Wildlife Violator Compact

The Wildlife Violator Compact is an agreement among participating states that helps prevent poaching, and uses a central database to track and record wildlife violations.
How does it work? If a poacher is convicted of a wildlife violation and his or her hunting, fishing and trapping privileges are taken away in that state, then his/her privileges would also be revoked in all Wildlife Violator Compact participating states.

The Compact also is set up so a violator in a Compact state would be treated as a resident if that violator makes an offense in a participating compact state. For example, if a California resident is caught fishing without a license in Nevada, he/she would face the same consequence of that action as a Nevada resident would. If the poacher fails to comply with those consequence, the home state (in this case, California) is notified and may suspend the poachers hunting, fishing and trapping privilege until the terms of the citation are met.

Background

The concept of a wildlife violator compact was first advanced in the early 1980s by member states in the Western Association of Fish and Wildlife Agencies. Law enforcement administrators and Wildlife Commissioners from several states began discussing the idea of a compact based on the format of the existing Drivers License Compact and Non-Resident Violator Compact, both of these related to motor vehicle operator licensing and enforcement.

In 1985 draft compacts were developed independently in Colorado and Nevada. Subsequently, these drafts were merged and the Wildlife Violator Compact (WVC). During the 1989 Legislative session compact legislation was passed into law in Colorado, Nevada and Oregon. These three states formed the nucleus of the Compact.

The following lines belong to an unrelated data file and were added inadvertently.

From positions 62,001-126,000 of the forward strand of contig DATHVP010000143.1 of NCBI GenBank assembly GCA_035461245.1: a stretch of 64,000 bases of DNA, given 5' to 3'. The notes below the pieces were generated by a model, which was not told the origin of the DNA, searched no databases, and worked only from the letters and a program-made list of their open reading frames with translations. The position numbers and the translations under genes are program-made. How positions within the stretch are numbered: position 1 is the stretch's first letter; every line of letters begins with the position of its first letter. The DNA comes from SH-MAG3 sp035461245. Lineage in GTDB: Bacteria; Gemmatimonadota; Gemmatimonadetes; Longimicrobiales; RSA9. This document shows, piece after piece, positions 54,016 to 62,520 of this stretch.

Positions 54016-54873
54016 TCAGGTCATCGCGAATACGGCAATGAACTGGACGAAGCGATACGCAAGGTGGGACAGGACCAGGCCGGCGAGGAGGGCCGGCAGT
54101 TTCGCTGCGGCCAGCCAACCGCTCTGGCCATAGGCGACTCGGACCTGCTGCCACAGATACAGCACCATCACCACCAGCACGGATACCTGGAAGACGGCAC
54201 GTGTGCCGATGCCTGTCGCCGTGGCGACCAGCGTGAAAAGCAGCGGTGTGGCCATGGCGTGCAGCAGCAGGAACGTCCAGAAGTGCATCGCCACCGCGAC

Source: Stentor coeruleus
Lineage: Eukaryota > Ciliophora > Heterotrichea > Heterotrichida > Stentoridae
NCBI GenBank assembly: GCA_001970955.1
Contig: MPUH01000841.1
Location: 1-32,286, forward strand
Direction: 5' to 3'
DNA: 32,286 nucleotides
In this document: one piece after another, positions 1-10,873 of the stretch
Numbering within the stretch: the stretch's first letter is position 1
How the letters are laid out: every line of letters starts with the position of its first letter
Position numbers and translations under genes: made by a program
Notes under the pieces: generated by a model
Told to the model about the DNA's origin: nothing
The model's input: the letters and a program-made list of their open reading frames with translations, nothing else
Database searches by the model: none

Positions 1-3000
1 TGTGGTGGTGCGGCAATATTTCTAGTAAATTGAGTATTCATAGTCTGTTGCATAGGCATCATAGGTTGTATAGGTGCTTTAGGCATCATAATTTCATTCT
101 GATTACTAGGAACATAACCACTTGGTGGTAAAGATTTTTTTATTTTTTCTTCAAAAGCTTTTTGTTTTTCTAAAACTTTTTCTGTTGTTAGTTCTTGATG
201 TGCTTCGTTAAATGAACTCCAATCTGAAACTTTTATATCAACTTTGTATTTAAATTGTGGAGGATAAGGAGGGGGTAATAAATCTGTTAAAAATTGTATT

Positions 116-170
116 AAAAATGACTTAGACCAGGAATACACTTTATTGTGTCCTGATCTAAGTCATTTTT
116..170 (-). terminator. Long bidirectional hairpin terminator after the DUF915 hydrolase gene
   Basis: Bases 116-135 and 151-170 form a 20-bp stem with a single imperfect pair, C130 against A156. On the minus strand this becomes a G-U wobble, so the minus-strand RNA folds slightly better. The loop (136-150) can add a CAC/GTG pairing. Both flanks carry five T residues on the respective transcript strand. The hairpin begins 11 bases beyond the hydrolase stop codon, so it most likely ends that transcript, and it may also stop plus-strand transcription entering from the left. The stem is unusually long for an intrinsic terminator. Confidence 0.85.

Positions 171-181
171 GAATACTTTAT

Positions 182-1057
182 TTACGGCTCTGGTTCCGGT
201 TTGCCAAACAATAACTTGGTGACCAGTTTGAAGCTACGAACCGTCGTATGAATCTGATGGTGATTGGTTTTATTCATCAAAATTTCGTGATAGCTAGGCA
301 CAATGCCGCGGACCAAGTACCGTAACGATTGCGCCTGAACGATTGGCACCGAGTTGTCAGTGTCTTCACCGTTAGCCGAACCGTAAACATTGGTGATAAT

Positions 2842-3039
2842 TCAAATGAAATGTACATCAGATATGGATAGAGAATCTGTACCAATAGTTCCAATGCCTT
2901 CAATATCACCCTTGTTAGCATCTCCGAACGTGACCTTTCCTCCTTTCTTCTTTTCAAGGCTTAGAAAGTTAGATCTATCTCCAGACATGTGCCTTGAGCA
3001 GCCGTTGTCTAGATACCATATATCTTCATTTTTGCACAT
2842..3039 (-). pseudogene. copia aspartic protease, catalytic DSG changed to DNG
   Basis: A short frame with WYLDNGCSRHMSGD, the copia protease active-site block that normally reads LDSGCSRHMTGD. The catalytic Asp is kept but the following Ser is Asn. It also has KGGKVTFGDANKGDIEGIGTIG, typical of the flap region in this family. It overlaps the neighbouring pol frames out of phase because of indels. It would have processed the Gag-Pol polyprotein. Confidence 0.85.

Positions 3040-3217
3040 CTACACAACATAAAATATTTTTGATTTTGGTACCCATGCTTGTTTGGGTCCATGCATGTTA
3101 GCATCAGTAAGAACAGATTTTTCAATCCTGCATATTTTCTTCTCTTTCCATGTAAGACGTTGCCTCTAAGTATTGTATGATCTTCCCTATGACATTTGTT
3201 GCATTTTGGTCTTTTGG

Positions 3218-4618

Compact Benefits

For the Consumer

  • Delays, and/or the inconvenience involved with the process of a violation are comparable for residents and non-residents of participating states.
  • Personal recognizance is permitted in many cases involving wildlife violations.
  • Certain violations and circumstances still require an immediate appearance or bonding.

For the Agency

  • Wildlife law enforcement officers are able to devote more time to patrol, surveillance and apprehension of violators since they are not burdened with violator processing procedures.
  • The burden on courts and jail facilities is reduced because of the decreased case load involving immediate appearances, bonding and incarceration.
  • Public relations are improved by not having to subject as many violators to the inconveniences of immediate appearance, bonding, or incarceration.
  • The number of "Failure to Appear" cases is reduced because non-residents cannot ignore a citation from the participating states without facing suspension of their wildlife license privileges in their home states.
  • Wildlife law violators are put on notice that their activities in one state can affect their privilege to recreate in all participating states.